Vegetation assessment, description and mapping

Patterns of natural vegetation or habitat types – across the globe and at fine scales – strongly or subtly reflect the diversity of the living world and its response to the non-living ‘drivers’ like water, temperature, rock type, terrain and soil fertility. Some workers even assert habitat types represent a kind of surrogate for biodiversity and thus if you adequately protect the full range of habitats, you are also protecting the full range of biodiversity. Whatever the truth of this assumption, it is clear that an understanding of natural vegetation patterns is fundamental to the study and conservation of biodiversity.

Paul has been actively involved with reading, assessing, describing, analysing and mapping natural vegetation patterns since the early days of his career. He is particularly passionate about the importance of fine-scale patterns in understanding the big picture and underpinning the day-to-day decision making faced by conservation managers. He has participated in detailed vegetation assessment, description and mapping projects extensively in Victoria and all over Australia during his time with Bush Heritage.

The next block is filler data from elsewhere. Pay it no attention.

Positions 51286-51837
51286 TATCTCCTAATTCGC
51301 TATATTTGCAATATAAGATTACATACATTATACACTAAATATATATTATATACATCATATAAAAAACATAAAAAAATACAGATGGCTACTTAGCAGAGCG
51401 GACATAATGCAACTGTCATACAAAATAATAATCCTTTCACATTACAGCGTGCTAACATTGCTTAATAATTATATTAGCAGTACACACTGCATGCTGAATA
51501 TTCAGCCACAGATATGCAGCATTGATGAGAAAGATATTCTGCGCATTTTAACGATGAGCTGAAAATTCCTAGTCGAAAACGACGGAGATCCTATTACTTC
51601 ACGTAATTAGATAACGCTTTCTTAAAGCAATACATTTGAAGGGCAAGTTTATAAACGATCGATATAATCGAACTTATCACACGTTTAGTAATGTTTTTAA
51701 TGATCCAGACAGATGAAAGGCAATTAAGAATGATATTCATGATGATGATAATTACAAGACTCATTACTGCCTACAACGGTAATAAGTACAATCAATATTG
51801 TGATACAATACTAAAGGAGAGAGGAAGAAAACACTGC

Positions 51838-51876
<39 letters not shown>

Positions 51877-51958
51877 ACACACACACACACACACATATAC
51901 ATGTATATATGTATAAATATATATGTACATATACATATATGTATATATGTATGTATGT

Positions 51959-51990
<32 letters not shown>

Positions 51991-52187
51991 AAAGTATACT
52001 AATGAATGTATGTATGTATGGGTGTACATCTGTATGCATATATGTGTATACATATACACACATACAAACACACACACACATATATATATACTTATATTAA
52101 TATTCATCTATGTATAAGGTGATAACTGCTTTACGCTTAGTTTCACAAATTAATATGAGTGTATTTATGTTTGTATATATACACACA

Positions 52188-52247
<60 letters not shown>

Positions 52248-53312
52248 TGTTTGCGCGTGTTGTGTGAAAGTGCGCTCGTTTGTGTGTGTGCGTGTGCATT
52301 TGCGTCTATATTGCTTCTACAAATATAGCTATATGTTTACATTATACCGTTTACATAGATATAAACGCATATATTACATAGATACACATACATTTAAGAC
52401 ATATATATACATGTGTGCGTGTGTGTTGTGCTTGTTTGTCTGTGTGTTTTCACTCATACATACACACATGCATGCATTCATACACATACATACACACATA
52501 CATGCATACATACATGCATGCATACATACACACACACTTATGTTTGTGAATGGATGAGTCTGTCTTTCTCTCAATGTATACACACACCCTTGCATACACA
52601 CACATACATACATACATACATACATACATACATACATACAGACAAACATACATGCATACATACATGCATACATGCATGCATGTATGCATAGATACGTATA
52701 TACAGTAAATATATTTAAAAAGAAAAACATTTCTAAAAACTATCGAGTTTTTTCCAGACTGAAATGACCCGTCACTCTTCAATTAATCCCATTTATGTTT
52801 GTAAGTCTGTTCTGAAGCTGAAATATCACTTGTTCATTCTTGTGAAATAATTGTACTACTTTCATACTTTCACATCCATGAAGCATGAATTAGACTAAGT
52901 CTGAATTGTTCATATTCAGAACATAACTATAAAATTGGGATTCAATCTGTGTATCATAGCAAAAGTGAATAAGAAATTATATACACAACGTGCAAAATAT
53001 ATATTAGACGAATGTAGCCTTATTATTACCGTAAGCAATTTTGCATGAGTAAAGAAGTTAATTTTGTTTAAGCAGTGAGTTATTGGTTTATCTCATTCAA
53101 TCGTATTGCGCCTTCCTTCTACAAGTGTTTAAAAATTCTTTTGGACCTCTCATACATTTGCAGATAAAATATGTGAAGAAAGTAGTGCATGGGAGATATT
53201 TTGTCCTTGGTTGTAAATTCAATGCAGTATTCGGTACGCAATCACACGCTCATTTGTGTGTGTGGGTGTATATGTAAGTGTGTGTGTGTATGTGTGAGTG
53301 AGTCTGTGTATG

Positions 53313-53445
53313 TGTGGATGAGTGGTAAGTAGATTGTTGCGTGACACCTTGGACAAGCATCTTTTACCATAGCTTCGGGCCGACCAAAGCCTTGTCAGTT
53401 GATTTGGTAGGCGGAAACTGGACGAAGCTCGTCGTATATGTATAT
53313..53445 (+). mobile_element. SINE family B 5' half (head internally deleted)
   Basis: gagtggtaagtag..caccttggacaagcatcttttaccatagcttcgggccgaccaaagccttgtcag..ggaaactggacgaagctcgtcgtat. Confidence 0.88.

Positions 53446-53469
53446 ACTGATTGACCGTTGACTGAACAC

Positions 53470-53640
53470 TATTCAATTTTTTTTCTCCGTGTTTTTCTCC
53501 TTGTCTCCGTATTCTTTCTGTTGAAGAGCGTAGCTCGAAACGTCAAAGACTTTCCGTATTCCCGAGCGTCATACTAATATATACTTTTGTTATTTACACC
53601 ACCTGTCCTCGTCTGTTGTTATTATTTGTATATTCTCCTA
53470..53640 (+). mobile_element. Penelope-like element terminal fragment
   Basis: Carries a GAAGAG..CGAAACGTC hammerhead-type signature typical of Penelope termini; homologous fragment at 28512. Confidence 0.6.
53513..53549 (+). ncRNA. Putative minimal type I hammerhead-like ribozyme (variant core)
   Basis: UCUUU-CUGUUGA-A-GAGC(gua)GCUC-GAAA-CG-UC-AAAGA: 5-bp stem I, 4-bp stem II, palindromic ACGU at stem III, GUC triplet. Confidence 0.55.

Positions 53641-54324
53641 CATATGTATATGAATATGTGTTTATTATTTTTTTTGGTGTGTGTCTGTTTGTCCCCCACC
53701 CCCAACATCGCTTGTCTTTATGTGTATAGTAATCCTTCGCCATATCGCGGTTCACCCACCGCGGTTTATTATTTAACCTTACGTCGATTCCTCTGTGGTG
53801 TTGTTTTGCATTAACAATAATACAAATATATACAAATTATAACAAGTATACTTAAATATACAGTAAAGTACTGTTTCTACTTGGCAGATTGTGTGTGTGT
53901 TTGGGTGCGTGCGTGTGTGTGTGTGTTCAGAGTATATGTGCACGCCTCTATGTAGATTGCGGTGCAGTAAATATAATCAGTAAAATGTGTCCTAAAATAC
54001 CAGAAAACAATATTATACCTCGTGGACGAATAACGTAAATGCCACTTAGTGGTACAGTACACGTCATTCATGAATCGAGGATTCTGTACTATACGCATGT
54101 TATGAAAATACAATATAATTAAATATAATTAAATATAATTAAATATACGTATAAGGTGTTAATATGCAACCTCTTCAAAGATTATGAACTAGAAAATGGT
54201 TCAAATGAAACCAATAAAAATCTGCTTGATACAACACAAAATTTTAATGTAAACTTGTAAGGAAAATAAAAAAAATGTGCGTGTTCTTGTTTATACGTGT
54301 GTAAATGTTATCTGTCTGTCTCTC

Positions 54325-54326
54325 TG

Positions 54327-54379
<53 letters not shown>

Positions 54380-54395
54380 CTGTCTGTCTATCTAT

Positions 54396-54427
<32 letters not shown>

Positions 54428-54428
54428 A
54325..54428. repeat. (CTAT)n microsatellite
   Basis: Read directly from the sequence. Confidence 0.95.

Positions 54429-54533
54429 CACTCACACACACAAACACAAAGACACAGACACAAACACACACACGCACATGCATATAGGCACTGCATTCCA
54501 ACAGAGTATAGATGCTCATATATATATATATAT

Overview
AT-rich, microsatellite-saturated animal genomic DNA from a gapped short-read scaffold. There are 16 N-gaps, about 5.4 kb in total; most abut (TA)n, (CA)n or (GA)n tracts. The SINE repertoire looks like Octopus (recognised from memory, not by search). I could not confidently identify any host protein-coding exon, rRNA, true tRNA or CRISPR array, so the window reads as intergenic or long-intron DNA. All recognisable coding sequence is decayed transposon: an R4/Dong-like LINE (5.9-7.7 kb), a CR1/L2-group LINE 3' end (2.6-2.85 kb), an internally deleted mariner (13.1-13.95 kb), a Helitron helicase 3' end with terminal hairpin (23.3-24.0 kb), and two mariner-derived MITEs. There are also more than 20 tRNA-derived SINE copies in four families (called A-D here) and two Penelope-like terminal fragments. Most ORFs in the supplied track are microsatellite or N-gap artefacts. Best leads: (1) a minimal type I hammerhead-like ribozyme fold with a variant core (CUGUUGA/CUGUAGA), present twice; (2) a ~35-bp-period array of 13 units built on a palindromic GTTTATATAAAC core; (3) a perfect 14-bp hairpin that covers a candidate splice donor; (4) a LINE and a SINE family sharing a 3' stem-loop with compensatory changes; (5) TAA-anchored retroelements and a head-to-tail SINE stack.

Services include: advising on the strategies, methods and utility of describing extant natural vegetation patterns at fine and broader scales; planning and implementing extant vegetation assessments using a combination of field and remote sensing techniques; analysing, describing and mapping extant vegetation patterns; reconstructing pre-European vegetation patterns from spatially explicit historic data; reporting and interpreting results for use in day-to-day conservation management.